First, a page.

:sync: One Thing Leads to Another: A Story of Art, Indigeneity and Open Pedagogy in K12 Education

Authors: Sarah Hammershaimb, Connie Blomgren
Institutions: Athabasca University (Athabasca, Alberta, Canada), Athabasca University
Countries: United States, Canada

Topic: Connecting Open Education to Primary and Secondary (K-12) Education
Sector: K-12
UNESCO Area of Focus: Building capacity
Session Format: Presentation


In this presentation, we will describe our partnership with the Annora Brown: Art, Life, and Legacy (ABALL) project. This partnership culminated in a professional learning experience for K12 educators, where they were introduced to the use and reuse of OER for instruction and curriculum development. The educators were subsequently invited to participate in an OER Commons and What’s App group to continue constructing curriculum together, and practice engaging in a participatory learning network, thus supporting a more open pedagogy (Hegarty, 2015).

Annora Brown was a conservationist, educator, and artist who spent most of the early and mid-1900s in Southwestern Alberta, Canada. Her artwork depicting local flora and the Blackfoot culture hang in private galleries and at the Glenbow Museum in Calgary, Alberta, Canada. The Annora Brown website came together in 2016 to preserve her unique contribution to and representation of Canadian landscape and life. In 2019, we joined ABALL to promote the legacy of Annora Brown, highlight the educational potential of her art and observations, and provide an opportunity for educators to assess the value and possible contribution of OER for instruction and curriculum development.

What we discovered in the course of this partnership and the development of this experience for K12 educators was that one thing always leads to another, bringing both opportunities and challenges. We began with a relationship with the Annora Brown education group, and this led to topics related to what it means to be an Indigenous ally, in the past and present. We recognized that the writings and artwork of Annora Brown would supplement provincial social studies, science, and art curriculum, while providing important perspectives on the relationship between settlers and indigenous people in the early 1900s. The inclusion of OER instruction and Creative Commons licensing as part of the professional learning session for K12 educators was another part of the story. The creation of an openly licensed repository of photographs of local wildflowers, which appear in the paintings of Annora Brown, is an open resource developed from this project, with more to come.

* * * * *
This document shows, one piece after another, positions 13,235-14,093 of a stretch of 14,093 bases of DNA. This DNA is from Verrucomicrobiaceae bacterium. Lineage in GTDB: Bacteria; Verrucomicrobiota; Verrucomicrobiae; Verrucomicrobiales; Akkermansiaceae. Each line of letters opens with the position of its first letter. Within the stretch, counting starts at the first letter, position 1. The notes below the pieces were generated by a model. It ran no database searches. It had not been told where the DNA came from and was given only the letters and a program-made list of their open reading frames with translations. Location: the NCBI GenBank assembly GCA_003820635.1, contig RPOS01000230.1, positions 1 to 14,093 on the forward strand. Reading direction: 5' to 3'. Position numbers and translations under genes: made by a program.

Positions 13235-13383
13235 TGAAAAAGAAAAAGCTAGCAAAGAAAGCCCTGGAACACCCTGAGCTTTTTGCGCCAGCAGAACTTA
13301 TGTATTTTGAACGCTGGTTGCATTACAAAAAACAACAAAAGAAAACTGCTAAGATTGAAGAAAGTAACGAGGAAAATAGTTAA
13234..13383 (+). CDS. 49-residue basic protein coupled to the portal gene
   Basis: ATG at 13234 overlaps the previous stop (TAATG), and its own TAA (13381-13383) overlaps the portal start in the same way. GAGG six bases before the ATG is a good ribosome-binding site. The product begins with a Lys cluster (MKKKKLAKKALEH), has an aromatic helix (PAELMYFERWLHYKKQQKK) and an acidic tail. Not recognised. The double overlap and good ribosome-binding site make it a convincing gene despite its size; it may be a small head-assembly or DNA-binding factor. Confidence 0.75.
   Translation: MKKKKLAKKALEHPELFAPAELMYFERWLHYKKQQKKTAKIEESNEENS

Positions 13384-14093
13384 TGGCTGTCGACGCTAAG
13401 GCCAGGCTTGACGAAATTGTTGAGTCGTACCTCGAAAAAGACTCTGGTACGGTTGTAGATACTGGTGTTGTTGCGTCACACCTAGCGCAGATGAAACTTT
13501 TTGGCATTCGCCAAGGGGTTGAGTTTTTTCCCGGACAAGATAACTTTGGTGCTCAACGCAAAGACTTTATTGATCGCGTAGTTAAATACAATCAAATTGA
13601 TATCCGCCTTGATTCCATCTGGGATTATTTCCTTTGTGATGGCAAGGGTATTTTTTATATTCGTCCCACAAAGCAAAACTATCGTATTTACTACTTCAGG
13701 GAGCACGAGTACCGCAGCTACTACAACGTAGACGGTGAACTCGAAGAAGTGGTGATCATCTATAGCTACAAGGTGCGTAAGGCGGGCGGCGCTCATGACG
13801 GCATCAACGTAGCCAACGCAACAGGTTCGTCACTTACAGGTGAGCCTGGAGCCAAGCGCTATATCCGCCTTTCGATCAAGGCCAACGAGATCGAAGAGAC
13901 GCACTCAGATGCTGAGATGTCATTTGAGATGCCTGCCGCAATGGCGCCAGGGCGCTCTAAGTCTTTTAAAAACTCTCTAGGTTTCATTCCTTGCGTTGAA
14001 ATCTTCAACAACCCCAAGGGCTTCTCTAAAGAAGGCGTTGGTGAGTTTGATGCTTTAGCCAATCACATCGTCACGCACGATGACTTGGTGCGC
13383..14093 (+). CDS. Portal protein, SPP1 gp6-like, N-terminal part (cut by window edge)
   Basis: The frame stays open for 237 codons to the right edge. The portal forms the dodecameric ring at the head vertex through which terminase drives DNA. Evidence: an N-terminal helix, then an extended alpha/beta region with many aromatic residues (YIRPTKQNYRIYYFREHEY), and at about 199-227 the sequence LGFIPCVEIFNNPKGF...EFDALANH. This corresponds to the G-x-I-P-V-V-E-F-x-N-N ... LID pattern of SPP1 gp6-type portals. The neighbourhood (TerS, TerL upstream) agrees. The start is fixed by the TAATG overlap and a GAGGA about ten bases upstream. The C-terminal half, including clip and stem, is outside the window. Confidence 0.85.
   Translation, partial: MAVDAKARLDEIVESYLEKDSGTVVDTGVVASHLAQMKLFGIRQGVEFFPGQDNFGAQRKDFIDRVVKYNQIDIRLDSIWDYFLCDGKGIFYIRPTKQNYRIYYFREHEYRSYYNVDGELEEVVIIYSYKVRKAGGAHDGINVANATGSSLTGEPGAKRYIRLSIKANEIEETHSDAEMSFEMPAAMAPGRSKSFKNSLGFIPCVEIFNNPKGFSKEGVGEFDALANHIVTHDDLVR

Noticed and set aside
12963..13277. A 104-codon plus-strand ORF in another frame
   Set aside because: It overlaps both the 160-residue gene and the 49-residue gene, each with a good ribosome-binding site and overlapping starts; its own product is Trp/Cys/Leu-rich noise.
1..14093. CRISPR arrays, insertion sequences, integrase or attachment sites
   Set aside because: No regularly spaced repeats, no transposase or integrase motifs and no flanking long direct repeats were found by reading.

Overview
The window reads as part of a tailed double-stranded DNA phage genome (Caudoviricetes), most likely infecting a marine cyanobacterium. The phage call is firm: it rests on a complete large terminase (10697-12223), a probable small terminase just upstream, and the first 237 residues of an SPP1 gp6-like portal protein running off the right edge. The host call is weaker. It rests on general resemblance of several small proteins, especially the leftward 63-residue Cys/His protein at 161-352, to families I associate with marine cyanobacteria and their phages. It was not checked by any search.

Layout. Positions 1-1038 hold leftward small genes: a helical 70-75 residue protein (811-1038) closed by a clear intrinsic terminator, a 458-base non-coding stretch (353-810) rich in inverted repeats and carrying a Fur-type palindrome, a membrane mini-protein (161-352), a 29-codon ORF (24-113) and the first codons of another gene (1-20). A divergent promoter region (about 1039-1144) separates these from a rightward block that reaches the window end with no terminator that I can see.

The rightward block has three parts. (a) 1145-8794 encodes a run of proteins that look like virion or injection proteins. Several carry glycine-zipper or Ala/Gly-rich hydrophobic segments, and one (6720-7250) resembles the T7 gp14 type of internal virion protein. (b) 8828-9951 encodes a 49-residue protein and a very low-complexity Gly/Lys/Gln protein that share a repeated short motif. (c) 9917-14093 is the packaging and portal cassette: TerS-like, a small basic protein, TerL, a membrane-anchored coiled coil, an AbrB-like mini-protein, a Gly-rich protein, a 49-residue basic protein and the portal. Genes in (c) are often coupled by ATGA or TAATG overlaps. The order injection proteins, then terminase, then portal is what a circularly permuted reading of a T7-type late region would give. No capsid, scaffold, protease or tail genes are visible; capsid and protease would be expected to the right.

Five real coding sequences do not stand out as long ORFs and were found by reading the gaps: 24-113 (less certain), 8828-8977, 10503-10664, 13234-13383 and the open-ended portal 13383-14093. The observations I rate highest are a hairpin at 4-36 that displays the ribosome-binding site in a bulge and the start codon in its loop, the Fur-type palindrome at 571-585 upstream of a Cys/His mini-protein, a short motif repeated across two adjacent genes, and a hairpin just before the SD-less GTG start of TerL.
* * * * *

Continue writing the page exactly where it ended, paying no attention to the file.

Hegarty, B. (2015). Attributes of open pedagogy: A model for using open educational resources. Educational Technology, 3-13.


Open educational resources, Professional learning, Interdisciplinary

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Associated resources
Slide presentation: https://docs.google.com/presentation/d/1OT4JTrda5fEN0FrHgMhvAkFCQbtxbz2YWZNlxWGzni0/edit#slide=id.gac01032893_0_1

Annora Brown Project website:

BOLT blog with Creative Commons resources:

Recording for the session: